By: Mary Sheintoch
Academic authors from many disciplines have analyzed the impact of social phenomena on the nursing profession. It is now widely understood that a thorough exploration of the connection between societal forces and nursing’s narrative story is important for those who value nursing’s past as well as its present and future contributions to healthcare. Students of nursing history recognize that war has always been a significant factor in the evolution of the profession. In particular, the United States Civil War and World War II propelled nursing forward in numerous ways. During both conflicts, many unique individuals expended the labor and sacrificed their personal happiness in order to make these advancements possible. However, most maturational processes entail “growing pains” which are a necessary accompaniment to development. Consequently, while both conflicts spurred exceptional progress in nursing, they also resulted in some detrimental aftereffects that have persisted until the present time.
The Civil War and World War II “left indelible marks on the status of women, the professional development of nursing, and the national environment of health care” (Brunk, 1997, p. 217). Prior to the Civil War, the profession of nursing was virtually non-existent, and very few women of any means or reputation would ever consider nursing as a vocation. Yet, within a span of eighty years, President Franklin Roosevelt was so alarmed by the nursing shortage both here and abroad that he actually considered a draft to rectify the drastic need for nurses. The change in public perception of nursing as well as the healthcare system’s undisputable reliance on nurses was accomplished within a relatively short period of time.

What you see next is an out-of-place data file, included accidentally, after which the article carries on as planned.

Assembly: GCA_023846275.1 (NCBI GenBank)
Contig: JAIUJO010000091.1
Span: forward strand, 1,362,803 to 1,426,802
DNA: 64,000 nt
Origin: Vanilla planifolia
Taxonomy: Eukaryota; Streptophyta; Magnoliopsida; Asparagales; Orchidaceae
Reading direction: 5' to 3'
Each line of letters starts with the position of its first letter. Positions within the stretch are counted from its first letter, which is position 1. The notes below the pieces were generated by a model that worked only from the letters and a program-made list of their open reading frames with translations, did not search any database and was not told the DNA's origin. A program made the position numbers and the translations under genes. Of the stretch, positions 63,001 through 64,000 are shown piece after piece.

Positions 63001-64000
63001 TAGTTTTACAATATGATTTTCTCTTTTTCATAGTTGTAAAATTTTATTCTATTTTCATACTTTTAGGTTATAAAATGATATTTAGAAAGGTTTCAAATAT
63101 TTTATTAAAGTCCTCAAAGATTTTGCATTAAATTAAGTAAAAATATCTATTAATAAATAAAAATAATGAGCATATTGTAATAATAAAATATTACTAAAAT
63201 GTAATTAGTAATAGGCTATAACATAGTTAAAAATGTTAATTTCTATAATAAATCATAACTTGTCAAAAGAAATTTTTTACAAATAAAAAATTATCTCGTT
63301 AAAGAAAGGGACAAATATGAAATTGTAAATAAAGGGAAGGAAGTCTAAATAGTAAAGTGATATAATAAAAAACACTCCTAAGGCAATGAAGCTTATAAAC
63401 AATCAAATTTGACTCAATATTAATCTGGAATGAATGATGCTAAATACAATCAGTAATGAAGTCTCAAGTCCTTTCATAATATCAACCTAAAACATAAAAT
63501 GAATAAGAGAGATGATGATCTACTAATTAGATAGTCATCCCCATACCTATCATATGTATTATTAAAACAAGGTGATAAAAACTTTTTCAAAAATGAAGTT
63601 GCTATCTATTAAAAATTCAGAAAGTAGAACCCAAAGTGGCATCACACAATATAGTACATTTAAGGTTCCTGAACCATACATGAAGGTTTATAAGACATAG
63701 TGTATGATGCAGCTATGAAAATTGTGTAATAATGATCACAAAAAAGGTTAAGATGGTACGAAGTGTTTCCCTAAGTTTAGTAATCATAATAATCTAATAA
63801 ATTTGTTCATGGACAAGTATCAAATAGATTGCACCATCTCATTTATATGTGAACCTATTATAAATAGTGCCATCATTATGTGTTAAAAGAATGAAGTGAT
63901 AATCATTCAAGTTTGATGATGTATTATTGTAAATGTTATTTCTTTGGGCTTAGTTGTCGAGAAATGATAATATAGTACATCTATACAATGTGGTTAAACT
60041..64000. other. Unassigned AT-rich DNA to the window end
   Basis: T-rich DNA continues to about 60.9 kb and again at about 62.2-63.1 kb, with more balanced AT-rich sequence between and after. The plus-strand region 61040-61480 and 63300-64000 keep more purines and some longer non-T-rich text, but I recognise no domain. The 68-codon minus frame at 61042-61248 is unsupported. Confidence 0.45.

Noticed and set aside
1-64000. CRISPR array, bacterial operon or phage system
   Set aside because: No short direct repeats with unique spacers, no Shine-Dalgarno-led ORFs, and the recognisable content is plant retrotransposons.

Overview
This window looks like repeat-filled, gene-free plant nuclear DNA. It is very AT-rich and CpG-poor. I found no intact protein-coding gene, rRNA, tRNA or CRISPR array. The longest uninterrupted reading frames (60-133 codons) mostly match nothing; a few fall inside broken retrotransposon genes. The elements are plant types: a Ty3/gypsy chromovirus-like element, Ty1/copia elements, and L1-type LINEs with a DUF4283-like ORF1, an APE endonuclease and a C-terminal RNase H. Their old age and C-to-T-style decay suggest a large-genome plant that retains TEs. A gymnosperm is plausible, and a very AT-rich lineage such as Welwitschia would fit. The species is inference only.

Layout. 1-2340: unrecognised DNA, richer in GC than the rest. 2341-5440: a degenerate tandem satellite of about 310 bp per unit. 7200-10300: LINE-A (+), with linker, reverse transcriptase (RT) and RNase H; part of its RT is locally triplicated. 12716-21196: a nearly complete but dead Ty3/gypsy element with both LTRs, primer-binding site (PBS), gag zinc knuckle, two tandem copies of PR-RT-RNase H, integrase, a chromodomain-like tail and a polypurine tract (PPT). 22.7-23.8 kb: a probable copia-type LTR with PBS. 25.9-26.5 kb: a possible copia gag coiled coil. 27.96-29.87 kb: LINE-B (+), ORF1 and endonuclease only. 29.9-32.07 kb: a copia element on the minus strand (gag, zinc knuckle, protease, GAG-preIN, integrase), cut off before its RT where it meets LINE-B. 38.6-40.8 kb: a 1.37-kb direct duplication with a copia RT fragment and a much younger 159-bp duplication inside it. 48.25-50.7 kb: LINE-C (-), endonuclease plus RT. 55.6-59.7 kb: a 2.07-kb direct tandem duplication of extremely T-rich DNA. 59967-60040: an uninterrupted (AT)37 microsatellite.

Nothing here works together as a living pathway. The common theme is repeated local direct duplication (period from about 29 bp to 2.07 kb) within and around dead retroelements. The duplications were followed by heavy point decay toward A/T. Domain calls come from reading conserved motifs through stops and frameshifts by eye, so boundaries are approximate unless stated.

Despite the stunning achievements garnered by the nursing profession during these conflicts, there were negative aftereffects that accompanied these movements forward. Although the Civil War and World War II undeniably provided the context for both individual and professional growth, some of the lasting consequences of the progression resulted in difficulty in the establishment of future autonomy for nurses who had performed so admirably during wartime. Likewise, the unique contributions made by individuals were sometimes forgotten during the national periods of readjustment following the wars resulting in a profession whose demographic remained largely white and female despite the contributions of a diverse group of people. These undesired effects remained problematic for years to come. Nevertheless, the nursing profession can use the opportunity that the persistent dilemmas offer to recognize the importance of research that examines the historical context and narrative progression of nursing. Further exploration of these topics can provide the valuable insight needed to enable the profession to move forward to a better tomorrow.
Brunk, Q. (1997). Nursing at War: Catalyst for Change. Annual Review of Nursing Research, 15, 217-236.